Two independent samples were used, one for the EFA and another for the CFA, meanwhile it is not appropriate to use the same sample in the EFA and the CFA, as the problems encountered in the EFA can be counted for the CFA when the same sample is used (Kline, 2011). Although two independent samples were used, one for the EFA and other one for the CFA, for the accomplishment of the CFA, all the samples used in the previous analyses were incorporated in the CFA, since it was necessary to perform a cross- validation, following best practices recommended by Byrne (2010).

The resulting EFA model was analysed in the calibration sample and did not fit the data according to the values adopted in the methodology (Byrne, 2010, Hair et al., 2014; Marsh et al., 2004). After the analysis of the modification indexes, four items were removed, as they were cross-loading (Kline, 2011; Worthington & Whitakker, 2006; Hensen & Roberts, 2006). As a result, the final model (21 items/6 factors) was adjusted to the data in all samples under analysis (i.e., calibration and validation samples, as well as Portuguese and Spanish canyoners), according to the cut-off values adopted in the methodology (Byrne, 2010, Hair et al., 2014, Marsh et al., 2004).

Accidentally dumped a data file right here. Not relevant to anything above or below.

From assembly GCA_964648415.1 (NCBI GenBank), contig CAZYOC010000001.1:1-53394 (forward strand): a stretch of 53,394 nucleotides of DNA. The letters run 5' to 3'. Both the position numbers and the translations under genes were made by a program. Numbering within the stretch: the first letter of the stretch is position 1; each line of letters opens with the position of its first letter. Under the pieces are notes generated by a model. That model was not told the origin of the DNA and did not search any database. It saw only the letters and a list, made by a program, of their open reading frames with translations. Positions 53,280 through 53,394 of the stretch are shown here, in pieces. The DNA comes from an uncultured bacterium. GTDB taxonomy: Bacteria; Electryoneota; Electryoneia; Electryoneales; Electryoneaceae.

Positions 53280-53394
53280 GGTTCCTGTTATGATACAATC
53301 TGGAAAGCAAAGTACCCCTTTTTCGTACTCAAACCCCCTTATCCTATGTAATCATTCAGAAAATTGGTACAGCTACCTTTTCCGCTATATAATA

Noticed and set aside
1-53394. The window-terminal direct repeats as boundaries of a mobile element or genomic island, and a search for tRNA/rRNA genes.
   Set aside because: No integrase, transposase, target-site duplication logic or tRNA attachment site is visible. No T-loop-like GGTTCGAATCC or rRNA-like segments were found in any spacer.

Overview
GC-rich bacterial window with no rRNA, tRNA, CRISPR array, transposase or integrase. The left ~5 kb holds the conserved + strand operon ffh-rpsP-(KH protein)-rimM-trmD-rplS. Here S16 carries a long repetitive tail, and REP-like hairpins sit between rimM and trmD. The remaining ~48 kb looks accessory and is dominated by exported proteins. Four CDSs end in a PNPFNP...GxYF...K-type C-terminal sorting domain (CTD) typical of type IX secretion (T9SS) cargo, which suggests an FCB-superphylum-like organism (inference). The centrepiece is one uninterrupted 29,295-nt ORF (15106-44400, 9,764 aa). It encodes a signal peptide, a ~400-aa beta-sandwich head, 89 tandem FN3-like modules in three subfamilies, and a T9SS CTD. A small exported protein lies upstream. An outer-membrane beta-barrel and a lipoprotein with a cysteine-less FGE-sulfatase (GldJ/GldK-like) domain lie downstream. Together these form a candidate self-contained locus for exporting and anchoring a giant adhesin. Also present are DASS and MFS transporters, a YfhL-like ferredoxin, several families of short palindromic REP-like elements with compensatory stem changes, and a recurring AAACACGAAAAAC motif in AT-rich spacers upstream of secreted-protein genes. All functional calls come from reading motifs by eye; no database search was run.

Regarding the composite reliability, all the factors showed an appropriate internal consistency, with CF values varying between .60 e .75 (Fornell & Larcker, 1981; Hair et al., 2014), which in turn indicate factorial validity, so all the items have a factorial weight in the respective factor, varying between .48 and .78, therefore, explaining most of the variance of the latent factor (Hair et al., 2014).

On the other hand, validity convergent problems are verified in all the factors (expect the Emotional factor in validation sample), meaning that the items are not converging solidly with these factors. However, all the items show an appropriate factorial weight and are statistically significant in the respective factor and according to Hair et al. (2014) this is an excellent indicator of convergent validity. Besides this, in accordance with Byrne (2010), none of the items appeared to be a cross-loading, nor presented high residual values and therefore, this is an indicator of adjustment of the items in the factors. Nevertheless, we still verified discriminant validity problems among OP-BG; OP-PHYS; EMO-COG; PHYS-BG (calibration sample); OP- BG; OP-PHYS; EMO-COG; BG-ENV; PHYS-ENV; PHYS-BG (validation sample). This may mean that the factors are not sufficiently distinct from one another (Fornell & Larcker, 1981; Hair et al., 2014). This evidence may be associated to the fact that the questionnaire was created from scratch, based on what is mentioned in the literature and with the help of the specialists and canyoners, members of Intervention groups and/or rescue, researchers in the area of risk and nature and adventure sport (NAS).